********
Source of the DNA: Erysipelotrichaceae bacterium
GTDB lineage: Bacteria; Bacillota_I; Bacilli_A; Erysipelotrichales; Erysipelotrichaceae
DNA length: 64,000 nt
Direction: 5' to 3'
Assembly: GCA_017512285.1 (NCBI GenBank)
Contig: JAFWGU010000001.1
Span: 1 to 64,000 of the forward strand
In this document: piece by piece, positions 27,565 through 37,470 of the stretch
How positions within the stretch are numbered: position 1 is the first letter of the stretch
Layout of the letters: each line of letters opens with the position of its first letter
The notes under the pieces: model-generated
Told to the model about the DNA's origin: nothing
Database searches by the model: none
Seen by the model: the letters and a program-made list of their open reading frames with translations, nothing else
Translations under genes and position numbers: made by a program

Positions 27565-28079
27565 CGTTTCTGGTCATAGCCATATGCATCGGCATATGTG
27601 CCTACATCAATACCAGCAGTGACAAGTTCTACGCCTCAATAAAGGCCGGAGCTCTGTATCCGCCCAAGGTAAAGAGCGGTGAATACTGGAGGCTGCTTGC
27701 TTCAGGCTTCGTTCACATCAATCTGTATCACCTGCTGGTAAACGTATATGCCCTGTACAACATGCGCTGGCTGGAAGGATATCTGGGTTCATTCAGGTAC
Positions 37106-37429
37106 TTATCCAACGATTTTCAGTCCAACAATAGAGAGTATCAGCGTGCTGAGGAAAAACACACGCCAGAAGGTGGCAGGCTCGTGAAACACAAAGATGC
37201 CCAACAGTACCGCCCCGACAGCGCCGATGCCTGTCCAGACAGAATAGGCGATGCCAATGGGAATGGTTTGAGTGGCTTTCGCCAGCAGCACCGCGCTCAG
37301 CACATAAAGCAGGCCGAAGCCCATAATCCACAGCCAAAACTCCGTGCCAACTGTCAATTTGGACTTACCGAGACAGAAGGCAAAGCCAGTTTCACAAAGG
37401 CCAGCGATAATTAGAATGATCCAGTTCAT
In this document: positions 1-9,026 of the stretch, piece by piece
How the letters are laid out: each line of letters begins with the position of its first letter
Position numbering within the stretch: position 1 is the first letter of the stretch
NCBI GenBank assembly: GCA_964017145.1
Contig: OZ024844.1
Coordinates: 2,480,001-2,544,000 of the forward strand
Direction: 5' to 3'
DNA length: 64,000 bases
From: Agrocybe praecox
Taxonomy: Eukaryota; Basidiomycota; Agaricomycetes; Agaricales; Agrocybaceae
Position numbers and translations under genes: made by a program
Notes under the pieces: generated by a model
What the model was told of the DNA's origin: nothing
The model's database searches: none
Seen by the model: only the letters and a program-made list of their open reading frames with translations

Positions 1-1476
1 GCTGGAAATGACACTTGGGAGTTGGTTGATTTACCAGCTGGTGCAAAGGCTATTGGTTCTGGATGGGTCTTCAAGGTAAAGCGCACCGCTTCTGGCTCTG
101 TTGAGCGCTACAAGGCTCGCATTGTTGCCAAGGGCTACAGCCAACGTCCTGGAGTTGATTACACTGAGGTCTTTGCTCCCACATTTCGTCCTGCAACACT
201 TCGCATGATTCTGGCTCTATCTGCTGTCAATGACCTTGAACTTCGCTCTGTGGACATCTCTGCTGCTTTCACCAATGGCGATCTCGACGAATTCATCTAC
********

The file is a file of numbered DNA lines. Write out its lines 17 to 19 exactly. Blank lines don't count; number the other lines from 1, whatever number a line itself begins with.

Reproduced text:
27565 CGTTTCTGGTCATAGCCATATGCATCGGCATATGTG
27601 CCTACATCAATACCAGCAGTGACAAGTTCTACGCCTCAATAAAGGCCGGAGCTCTGTATCCGCCCAAGGTAAAGAGCGGTGAATACTGGAGGCTGCTTGC
27701 TTCAGGCTTCGTTCACATCAATCTGTATCACCTGCTGGTAAACGTATATGCCCTGTACAACATGCGCTGGCTGGAAGGATATCTGGGTTCATTCAGGTAC